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143 Cards in this Set

  • Front
  • Back

What does forensic psychology mean?

'of the courts'

What age are the victims of robbery?

15-24 years old

What are sources to measure the extent of crime?

Police reports, victim surveys, court statistics, prison statistics, offender surveys

What are the limitations of police statistics?

Not all crime is recorded, changes in laws, biases

How are victims surveys useful?

More accurate, identifying the dark figure

What are the limitations of victim surveys?

Memory issues, reluctance to disclose

What is a moral panic?

When the media creates an overreaction to an event where the perceived threat of crime is greater than the actual likelihood

Who is most at risk from crime?

Young adult males

What is the cultivation theory?

The more time spent watching television = higher view of high crime

What is the availability heuristic theory?

When the media makes a crime image accessible in the mind

What is cognitive theory?

The risk and seriousness of the crime is assessed

What is the neuropsychology theory?

People commit crimes due to physiological, anatomical or genetic defects. Inherited genetically, peri/pre-natal or environmental factors

What are the limitations of the neuropsychology theory?

Understanding incomplete, not popular theory and difficult to isolate biological V envrionmental

What is the intelligence theory?

Offending is related to low intelligence

What are the limitations of the intelligence theory?

Not a popular theory, low intelligence not the norm in criminal populations, minor support, many offenders are of high intelligence

What is the rational choice theory?

People weigh up the benefits and costs and choose to commit crime

What are the limitations of the rational choice theory?

Decision making does not appear to be a matter of rational evaluation as the benefits are only assessed

What is the attachment theory?

Children form secure or insecure attachments to their parents. Insecure attachments are associated with deviant behaviours

What is Eysenck's biosocial theory of crime?

Genetic factors contribute to behaviour but influenced by environmental factors. Includes genetics, body types, personality and environmental influences

What are the genetic studies in the biosocial theory of crime?

XYY chromosomes, twin studies

What are Sheldons 3 body types?

Mesomorphs, endomorphs and ectomorphs

Which is the most violent body type?


Which body type is most likely to be delinquent?


What are the three personality types in the biosocial theory of crime?

Extraversion, psychoticism and neuroticism

What is the social learning theory?

Observational learning e.g. Bobo Doll. Includes external, vicarious and self reinforcement

What are the limitations of the social learning thoery?

Simplistic, same event can be experienced differently, can't explain circumstances

What is the social construction of crime?

Crime is not static and varies across countries, time and circumstances

When does most adolescent offending occur?

16-17 years old

What is a life-course persistent offender?

Wide range of offences, start at an early age and persist beyond 20s, small group of offender account for most crime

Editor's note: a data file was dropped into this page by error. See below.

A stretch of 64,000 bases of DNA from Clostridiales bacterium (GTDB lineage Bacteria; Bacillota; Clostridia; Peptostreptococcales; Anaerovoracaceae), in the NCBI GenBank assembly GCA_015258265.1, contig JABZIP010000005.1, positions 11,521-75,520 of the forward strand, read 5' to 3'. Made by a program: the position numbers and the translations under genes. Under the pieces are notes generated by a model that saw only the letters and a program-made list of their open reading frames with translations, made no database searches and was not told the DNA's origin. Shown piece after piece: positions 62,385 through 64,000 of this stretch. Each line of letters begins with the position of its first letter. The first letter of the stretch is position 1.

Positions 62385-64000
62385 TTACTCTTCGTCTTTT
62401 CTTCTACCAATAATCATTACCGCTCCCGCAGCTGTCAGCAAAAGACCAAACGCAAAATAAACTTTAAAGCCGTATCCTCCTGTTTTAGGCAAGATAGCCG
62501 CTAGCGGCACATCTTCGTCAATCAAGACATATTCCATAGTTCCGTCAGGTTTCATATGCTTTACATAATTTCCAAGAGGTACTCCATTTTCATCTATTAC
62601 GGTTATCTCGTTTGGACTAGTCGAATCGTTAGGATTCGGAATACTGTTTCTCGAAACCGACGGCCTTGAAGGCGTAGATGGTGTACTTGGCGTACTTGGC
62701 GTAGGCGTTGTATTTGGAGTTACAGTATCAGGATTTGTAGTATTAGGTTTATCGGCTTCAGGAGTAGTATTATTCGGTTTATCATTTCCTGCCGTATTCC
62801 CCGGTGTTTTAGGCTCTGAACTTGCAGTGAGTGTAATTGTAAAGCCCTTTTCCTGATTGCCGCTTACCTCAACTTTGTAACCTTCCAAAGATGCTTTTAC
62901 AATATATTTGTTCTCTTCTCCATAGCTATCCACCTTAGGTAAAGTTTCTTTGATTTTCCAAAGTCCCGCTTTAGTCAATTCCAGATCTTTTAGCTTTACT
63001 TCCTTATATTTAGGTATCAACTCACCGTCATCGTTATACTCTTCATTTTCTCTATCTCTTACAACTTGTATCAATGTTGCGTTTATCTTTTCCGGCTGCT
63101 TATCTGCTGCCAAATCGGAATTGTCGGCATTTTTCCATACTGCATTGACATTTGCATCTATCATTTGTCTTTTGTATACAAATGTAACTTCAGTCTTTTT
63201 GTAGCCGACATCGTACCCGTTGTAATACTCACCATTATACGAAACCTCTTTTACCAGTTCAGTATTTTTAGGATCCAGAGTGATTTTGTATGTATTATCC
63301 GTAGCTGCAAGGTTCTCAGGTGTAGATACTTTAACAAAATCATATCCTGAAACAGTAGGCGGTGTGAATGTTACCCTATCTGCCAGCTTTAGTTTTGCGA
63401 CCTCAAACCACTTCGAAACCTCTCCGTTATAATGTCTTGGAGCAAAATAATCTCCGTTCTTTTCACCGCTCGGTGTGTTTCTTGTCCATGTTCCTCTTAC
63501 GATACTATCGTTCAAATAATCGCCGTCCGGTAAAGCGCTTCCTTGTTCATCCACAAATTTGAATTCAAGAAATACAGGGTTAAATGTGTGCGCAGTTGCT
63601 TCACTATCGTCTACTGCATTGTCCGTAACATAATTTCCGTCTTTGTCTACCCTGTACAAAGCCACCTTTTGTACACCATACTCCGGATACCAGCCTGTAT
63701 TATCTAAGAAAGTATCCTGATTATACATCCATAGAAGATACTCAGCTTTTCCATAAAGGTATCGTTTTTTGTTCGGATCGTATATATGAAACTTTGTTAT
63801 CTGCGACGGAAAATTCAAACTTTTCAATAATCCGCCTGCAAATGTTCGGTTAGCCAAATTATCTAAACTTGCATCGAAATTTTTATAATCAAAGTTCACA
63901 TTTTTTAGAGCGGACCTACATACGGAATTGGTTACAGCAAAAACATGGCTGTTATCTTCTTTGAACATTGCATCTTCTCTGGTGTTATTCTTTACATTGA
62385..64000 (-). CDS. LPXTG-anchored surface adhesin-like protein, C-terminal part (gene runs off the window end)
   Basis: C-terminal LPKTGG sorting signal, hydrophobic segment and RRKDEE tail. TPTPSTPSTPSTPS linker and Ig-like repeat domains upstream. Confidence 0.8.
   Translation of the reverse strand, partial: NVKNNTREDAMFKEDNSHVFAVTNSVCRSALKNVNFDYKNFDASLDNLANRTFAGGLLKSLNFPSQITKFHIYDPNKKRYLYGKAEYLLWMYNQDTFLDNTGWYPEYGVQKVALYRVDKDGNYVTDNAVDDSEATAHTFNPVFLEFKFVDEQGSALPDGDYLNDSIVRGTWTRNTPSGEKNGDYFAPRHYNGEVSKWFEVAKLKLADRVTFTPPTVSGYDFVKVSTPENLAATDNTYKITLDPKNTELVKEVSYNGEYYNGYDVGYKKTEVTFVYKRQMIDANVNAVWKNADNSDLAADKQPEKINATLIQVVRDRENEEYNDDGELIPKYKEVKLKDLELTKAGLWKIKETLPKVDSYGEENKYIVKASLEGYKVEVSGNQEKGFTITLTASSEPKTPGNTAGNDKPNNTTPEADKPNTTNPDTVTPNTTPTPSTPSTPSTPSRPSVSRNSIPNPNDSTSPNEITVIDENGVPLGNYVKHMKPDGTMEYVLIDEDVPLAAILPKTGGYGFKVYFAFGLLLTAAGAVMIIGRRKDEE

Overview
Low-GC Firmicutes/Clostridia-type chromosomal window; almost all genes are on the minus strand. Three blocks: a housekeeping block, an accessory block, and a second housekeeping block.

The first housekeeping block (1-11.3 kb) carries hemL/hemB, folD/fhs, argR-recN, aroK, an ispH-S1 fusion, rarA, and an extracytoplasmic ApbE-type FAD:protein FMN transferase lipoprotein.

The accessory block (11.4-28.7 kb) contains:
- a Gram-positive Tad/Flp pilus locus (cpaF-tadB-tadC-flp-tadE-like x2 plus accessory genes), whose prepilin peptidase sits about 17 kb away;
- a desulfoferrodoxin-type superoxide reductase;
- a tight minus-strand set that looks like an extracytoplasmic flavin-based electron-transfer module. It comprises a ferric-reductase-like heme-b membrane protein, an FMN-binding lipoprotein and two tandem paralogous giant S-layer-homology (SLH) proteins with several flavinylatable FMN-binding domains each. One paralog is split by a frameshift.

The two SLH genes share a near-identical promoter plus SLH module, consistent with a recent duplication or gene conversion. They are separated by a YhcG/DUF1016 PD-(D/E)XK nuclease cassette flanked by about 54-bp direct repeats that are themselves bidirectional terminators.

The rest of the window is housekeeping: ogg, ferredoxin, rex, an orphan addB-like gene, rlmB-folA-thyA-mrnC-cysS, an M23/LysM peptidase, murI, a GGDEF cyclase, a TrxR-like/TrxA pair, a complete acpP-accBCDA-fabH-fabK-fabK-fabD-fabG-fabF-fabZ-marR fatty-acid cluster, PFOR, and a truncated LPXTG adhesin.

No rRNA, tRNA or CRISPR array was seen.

What is an adolescent-limited offender?

Short criminal career, commit mostly non-violent crimes

What are antecedents to adolescent offending?

Punitive child rearing practices, absence of love, poor supervision, family disruption and deviant parental characteristics

What are individual risk factors?

Low IQ, hyper, risky, history of ASPD

What are individual protective factors?

Social skills, attachment to family, morals and values, good coping style

What are family risk factors?

Poor supervision, harsh or inconsistent discipline, parental conflict, criminal parents or siblings, parental substance abuse

What are family protective factors?

Caring parents, small family size

What are social risk factors?

Poverty, large family size, parental unemployment, low popularity, bullying, poor community

What are social protective factors?

Positive school and peers, school norms

What are neighbourhood risk factors?

Poverty, high crime, socially disorganised

What are neighbourhood protective factors?

Support services, networking, norms against violence, high SE

What are precursors to delinquency?

Low family income, poor housing, large family size, convicted parent, harsh discipline, low intelligence, early school leaving

What are adolescent-limited offenders?

Short criminal career, commit non-violent crimes

What is a youth justice conference?

A meeting between the youth and the people who were affected by the offence committed

Within two years of leaving prison approximately what percentage of young offenders are thought to reoffend?


According to Farrington how many males with a family member who had not been convicted had a conviction themselves?


In Farrington's study what percentage of males had a conviction if their wife did?


In the study by Haapsalo which fighters (children) had the most socially disadvantaged home environments?

High fighters in kindergarten and continued to be in at least 2 subsequent years

According to Welsh what were the estimated economic costs of young US males in the 7 to 17 year range?

Between $90 and $110 million for 500 boys

Which intervention produced the most promising outcomes?

Direct family support and early childhood education